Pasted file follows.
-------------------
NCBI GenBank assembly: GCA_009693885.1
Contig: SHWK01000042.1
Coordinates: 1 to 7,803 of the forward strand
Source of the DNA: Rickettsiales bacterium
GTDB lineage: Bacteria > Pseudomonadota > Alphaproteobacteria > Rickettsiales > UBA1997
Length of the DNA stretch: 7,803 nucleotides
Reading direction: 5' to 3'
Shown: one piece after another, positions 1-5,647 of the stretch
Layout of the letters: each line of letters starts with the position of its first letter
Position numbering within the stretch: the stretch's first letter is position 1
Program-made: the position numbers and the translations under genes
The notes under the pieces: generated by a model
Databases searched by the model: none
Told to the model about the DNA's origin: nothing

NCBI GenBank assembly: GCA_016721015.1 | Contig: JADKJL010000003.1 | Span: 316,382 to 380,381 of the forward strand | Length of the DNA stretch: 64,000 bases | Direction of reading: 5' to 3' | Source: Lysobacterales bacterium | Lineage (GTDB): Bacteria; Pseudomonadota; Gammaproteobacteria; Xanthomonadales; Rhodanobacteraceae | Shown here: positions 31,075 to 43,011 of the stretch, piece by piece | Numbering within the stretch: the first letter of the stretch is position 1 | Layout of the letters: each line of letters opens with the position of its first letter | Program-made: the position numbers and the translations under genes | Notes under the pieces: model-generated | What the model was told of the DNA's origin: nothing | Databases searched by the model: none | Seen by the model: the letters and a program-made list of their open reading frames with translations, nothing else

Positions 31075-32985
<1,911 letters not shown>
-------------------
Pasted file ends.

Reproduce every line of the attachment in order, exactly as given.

NCBI GenBank assembly: GCA_009693885.1
Contig: SHWK01000042.1
Coordinates: 1 to 7,803 of the forward strand
Source of the DNA: Rickettsiales bacterium
GTDB lineage: Bacteria > Pseudomonadota > Alphaproteobacteria > Rickettsiales > UBA1997
Length of the DNA stretch: 7,803 nucleotides
Reading direction: 5' to 3'
Shown: one piece after another, positions 1-5,647 of the stretch
Layout of the letters: each line of letters starts with the position of its first letter
Position numbering within the stretch: the stretch's first letter is position 1
Program-made: the position numbers and the translations under genes
The notes under the pieces: generated by a model
Databases searched by the model: none
Told to the model about the DNA's origin: nothing

NCBI GenBank assembly: GCA_016721015.1 | Contig: JADKJL010000003.1 | Span: 316,382 to 380,381 of the forward strand | Length of the DNA stretch: 64,000 bases | Direction of reading: 5' to 3' | Source: Lysobacterales bacterium | Lineage (GTDB): Bacteria; Pseudomonadota; Gammaproteobacteria; Xanthomonadales; Rhodanobacteraceae | Shown here: positions 31,075 to 43,011 of the stretch, piece by piece | Numbering within the stretch: the first letter of the stretch is position 1 | Layout of the letters: each line of letters opens with the position of its first letter | Program-made: the position numbers and the translations under genes | Notes under the pieces: model-generated | What the model was told of the DNA's origin: nothing | Databases searched by the model: none | Seen by the model: the letters and a program-made list of their open reading frames with translations, nothing else

Positions 31075-32985
<1,911 letters not shown>